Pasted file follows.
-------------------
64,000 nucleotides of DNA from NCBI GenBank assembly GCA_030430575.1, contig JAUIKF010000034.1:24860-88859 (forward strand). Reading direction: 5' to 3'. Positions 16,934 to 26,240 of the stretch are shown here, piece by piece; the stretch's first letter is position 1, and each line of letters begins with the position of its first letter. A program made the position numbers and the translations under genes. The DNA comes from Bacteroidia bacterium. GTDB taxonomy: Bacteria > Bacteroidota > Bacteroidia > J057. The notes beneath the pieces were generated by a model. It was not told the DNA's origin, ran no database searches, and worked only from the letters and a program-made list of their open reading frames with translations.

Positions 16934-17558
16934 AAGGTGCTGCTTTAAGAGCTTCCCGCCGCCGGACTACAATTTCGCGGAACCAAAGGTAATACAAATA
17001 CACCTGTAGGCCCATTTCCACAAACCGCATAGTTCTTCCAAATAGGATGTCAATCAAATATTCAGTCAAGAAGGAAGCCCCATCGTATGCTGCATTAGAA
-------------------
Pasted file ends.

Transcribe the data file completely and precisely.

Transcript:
64,000 nucleotides of DNA from NCBI GenBank assembly GCA_030430575.1, contig JAUIKF010000034.1:24860-88859 (forward strand). Reading direction: 5' to 3'. Positions 16,934 to 26,240 of the stretch are shown here, piece by piece; the stretch's first letter is position 1, and each line of letters begins with the position of its first letter. A program made the position numbers and the translations under genes. The DNA comes from Bacteroidia bacterium. GTDB taxonomy: Bacteria > Bacteroidota > Bacteroidia > J057. The notes beneath the pieces were generated by a model. It was not told the DNA's origin, ran no database searches, and worked only from the letters and a program-made list of their open reading frames with translations.

Positions 16934-17558
16934 AAGGTGCTGCTTTAAGAGCTTCCCGCCGCCGGACTACAATTTCGCGGAACCAAAGGTAATACAAATA
17001 CACCTGTAGGCCCATTTCCACAAACCGCATAGTTCTTCCAAATAGGATGTCAATCAAATATTCAGTCAAGAAGGAAGCCCCATCGTATGCTGCATTAGAA